Guide dog training starts when the dogs are puppies. At 8 weeks of age, the chosen puppies will go to ‘puppy raisers’: these are experienced volunteers who socialize the puppies, get them used to living in a home, and teach them basic obedience skills. 

When they’re between 12 and 18 months old, the guide dogs then return to the organization for formal guide dog training with professional instructors. This training is very detailed and lasts for months, ensuring the guide dog knows how to perform all the tasks required.

The Guide Dogs for the Blind Association explains that they use positive reinforcement to train their puppies. They state: “We use our own Standardised Training for Excellent Partnerships (STEP) programme, which uses the principles of positive reinforcement to teach our dogs everything they need to learn to be successful and happy in their lives.”

The training doesn’t stop there. Once the dogs have completed their individual training and are matched with the right owner, the owner and dog go through a training course together. This teaches both owner and dog how to work together to achieve their goals. 

How Do You Apply for a Guide Dog?

As we mentioned earlier, there is a range of eligibility criteria you must meet to apply for a guide dog. If you meet all the criteria, you can contact the guide dog charity to talk to them about next steps. They will talk you through the process and gather lots of information. They will likely need to talk to your doctor for your medical details.

You’ll then go through 2 assessments: a mobility assessment to assess your vision and mobility, and a guide dog assessment, to assess your suitability for a guide dog. If you pass these assessments, your case will be evaluated by a panel of experts who will determine whether you will get a guide dog. The process can be quite lengthy and there may be a waiting list depending on where you live and the available guide dogs.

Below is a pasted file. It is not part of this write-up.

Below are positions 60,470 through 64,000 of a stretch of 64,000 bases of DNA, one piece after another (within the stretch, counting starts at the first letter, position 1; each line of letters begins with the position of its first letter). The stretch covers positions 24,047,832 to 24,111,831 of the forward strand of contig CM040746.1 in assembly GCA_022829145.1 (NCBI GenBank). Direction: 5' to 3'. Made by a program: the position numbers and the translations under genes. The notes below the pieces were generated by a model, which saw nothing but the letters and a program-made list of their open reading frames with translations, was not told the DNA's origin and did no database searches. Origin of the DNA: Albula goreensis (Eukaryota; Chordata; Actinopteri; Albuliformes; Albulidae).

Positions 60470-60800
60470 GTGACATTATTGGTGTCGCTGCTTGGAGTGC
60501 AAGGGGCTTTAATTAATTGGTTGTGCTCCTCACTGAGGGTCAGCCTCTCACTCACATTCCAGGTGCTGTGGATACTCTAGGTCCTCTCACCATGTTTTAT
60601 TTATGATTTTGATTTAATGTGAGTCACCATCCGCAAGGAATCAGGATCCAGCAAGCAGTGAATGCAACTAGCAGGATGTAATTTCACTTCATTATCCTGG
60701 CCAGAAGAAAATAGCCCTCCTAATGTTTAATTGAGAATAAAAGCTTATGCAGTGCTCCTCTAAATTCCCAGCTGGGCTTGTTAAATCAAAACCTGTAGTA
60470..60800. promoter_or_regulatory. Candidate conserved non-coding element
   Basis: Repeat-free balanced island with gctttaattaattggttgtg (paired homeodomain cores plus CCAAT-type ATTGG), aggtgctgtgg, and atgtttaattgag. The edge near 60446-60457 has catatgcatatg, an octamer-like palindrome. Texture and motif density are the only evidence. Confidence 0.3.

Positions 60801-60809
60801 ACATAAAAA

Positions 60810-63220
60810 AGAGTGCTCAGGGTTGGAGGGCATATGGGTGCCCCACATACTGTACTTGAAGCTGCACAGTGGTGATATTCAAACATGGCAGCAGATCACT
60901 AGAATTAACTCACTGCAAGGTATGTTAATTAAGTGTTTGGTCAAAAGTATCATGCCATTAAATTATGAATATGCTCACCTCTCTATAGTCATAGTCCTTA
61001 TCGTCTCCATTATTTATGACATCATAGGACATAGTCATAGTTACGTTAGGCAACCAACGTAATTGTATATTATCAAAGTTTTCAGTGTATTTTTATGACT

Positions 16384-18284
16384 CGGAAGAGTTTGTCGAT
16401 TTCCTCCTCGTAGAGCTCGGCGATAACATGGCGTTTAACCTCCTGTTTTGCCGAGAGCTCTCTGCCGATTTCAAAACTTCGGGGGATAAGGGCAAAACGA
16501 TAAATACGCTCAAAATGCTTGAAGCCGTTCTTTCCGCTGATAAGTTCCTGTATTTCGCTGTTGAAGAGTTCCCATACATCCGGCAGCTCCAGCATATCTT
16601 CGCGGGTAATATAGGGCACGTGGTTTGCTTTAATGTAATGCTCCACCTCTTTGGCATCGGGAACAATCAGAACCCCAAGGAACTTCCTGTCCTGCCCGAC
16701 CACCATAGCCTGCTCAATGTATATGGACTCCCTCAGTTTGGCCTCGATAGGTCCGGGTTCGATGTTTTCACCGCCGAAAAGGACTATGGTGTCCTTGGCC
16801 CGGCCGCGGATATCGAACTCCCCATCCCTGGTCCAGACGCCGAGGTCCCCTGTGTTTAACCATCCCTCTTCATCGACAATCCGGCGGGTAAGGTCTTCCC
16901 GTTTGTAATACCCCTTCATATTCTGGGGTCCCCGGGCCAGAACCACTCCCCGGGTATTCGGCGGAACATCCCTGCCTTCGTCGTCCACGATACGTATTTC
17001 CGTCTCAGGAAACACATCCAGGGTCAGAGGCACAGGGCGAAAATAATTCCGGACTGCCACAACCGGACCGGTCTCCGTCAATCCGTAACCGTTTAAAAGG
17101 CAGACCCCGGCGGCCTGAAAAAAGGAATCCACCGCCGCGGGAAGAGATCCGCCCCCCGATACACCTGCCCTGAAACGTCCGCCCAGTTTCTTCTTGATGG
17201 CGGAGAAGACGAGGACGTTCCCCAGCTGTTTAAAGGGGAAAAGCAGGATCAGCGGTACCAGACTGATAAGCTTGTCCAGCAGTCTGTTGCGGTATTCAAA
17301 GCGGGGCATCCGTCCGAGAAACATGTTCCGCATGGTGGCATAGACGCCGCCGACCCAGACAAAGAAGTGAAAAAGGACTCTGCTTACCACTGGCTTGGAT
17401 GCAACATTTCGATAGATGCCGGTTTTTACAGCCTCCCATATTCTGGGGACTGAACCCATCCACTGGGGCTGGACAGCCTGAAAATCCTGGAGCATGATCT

How Much Does a Guide Dog Cost?

In the UK, guide dogs are provided by The Guide Dogs for the Blind Association, which is a charity. They don’t charge for guide dogs, including their training and care. However, some people choose to pay for part of their dog’s ongoing care to help the charity out. 

Assistance Dogs

What is an assistance dog?

Assistance dogs are simply dogs who help their owners live fuller lives. They can support owners with a wide range of physical disabilities and mental health conditions. 

The terms assistance dog and support dog are often used interchangeably. These terms both refer to dogs who are trained to perform specific tasks for their disabled owner. However, you’ll sometimes hear the term ‘emotional support dog’ or ‘emotional support animal (ESA)’. An emotional support dog is not a service dog, but they can provide their owner with comfort and build confidence, especially for those with mental illness.